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A diglyceride, more correctly known as a diacylglycerol, is a glyceride consisting of two fatty acid chains covalently bonded to a glycerol molecule through ester linkages. Shown on the right is 1-palmitoyl-2-oleoyl-glycerol but diacylglycerol can have many different combinations of fatty acids attached at the C-1 and C-2 positions.
Mono- and Diacylglycerols are common food additives used to blend together certain ingredients, such as oil and water, which would not otherwise blend well.
The commercial source may be either animal (cow- or hog-derived) or vegetable, derived primarily from soy bean and canola oil. They may also be synthetically produced. They are often found in bakery products, beverages, ice cream, chewing gum, shortening, whipped toppings, margarine, and confections.
In biochemical signaling, diacylglycerol (DAG) functions as a second messenger signaling lipid, a resultant of a reaction conducted by enzyme phospholipase C (PLC) (a membrane-bound enzyme) that, through the same reaction, produces inositol triphosphate (IP3). Although inositol triphosphate (IP3) diffuses into the cytosol, diacylglycerol (DAG) stays close to the plasma membrane, due to its hydrophobic properties. IP3 stimulates the release of calcium ions from the smooth endoplasmic reticulum, whereas DAG is still membrane-associated and activates protein kinase C (PKC). However, for DAG to activate PKC, there needs to be a cytosolic increase in calcium ions, which is accomplished by IP3. Diacylglycerol can be mimicked by phorbol esters.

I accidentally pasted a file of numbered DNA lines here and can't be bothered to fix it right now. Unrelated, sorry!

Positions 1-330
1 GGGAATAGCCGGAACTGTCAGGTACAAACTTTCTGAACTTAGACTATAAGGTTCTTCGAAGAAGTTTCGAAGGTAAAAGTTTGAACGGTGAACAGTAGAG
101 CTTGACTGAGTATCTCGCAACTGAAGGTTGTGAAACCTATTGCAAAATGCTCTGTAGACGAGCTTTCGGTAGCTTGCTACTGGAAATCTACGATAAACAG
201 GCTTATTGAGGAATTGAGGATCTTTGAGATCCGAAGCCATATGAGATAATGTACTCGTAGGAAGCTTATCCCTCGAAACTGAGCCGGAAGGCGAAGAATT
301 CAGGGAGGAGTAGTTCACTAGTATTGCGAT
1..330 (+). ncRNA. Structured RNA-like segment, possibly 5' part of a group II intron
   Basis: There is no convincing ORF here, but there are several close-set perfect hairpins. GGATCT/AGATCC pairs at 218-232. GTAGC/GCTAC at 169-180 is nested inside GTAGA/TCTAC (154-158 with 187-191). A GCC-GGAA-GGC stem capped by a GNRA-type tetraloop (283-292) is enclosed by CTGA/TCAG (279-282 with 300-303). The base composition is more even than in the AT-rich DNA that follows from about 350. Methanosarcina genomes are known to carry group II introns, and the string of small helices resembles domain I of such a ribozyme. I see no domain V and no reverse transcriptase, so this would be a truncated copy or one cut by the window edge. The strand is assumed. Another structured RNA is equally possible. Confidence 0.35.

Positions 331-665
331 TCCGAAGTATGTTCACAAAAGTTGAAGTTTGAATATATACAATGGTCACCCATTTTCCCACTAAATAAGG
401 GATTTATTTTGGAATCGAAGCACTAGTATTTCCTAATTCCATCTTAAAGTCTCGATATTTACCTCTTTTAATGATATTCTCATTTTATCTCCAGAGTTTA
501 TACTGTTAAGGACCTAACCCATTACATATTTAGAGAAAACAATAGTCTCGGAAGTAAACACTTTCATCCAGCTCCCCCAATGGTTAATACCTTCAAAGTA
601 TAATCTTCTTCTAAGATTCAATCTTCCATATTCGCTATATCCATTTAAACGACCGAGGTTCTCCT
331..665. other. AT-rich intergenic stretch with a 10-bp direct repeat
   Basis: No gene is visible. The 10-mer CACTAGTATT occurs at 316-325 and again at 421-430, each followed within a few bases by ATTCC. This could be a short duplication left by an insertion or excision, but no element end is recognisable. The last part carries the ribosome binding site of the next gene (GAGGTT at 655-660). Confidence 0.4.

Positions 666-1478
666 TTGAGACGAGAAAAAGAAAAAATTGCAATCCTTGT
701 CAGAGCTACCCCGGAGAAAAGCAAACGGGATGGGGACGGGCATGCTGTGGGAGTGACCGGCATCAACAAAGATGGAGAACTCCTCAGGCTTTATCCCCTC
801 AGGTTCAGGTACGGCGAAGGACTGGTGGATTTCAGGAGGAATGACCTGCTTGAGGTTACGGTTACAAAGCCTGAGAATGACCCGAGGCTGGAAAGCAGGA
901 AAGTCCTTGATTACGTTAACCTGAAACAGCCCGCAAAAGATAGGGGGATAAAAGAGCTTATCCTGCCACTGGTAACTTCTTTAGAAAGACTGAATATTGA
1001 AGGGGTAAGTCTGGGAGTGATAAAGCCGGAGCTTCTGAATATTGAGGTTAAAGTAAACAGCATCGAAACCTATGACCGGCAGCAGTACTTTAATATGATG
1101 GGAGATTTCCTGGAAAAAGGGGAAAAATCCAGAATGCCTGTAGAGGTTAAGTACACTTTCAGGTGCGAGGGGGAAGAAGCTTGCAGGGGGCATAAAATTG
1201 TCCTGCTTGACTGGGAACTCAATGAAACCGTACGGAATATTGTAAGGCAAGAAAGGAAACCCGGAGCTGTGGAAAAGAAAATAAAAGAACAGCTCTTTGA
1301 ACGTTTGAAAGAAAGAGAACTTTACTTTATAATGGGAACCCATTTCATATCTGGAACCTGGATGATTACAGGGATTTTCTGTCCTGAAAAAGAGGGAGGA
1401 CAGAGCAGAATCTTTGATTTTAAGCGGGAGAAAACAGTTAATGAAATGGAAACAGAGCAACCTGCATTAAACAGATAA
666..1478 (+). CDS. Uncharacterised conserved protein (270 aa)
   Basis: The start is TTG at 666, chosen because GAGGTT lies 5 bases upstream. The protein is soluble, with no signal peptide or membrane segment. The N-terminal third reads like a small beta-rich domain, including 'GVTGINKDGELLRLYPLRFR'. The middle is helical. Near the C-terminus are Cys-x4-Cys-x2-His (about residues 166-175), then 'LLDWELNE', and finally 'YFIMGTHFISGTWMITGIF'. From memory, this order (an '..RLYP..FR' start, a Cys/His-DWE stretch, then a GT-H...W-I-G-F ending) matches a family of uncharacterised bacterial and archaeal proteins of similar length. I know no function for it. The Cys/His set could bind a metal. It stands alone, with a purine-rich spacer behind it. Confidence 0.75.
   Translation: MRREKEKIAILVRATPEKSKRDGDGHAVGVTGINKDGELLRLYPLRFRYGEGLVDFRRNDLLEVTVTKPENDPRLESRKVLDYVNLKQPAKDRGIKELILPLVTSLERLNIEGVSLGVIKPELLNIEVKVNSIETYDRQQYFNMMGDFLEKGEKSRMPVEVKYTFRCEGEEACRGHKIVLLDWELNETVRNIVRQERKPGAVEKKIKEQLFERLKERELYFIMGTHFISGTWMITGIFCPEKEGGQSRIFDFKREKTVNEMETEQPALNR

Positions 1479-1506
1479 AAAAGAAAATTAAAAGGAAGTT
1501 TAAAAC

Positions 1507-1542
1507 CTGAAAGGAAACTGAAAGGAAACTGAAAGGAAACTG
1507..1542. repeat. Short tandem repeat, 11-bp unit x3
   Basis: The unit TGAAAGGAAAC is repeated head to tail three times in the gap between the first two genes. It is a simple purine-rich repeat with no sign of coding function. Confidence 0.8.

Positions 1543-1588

Further reading: function of PKC
In addition to activating PKC, diacylglycerol has a number of other functions in the cell:
Synthesis of diacylglycerol begins with glycerol-3-phosphate, which is derived primarily from dihydroxyacetone phosphate, a product of glycolysis (usually in the cytoplasm of liver or adipose tissue cells). Glycerol-3-phosphate is first acylated with acyl-coenzyme A (acyl-CoA) to form lysophosphatidic acid, which is then acylated with another molecule of acyl-CoA to yield phosphatidic acid. Phosphatidic acid is then de-phosphorylated to form diacylglycerol.
Diacylglycerol is a precursor to triacylglycerol (triglyceride), which is formed in the addition of a third fatty acid to the diacylglycerol under the catalysis of diglyceride acyltransferase.
Since diacylglycerol is synthesized via phosphatidic acid, it will usually contain a saturated fatty acid at the C-1 position on the glycerol moiety and an unsaturated fatty acid at the C-2 position. 
|This article is licensed under the GNU Free Documentation License. It uses material from the Wikipedia article "Diglyceride". A list of authors is available in Wikipedia.|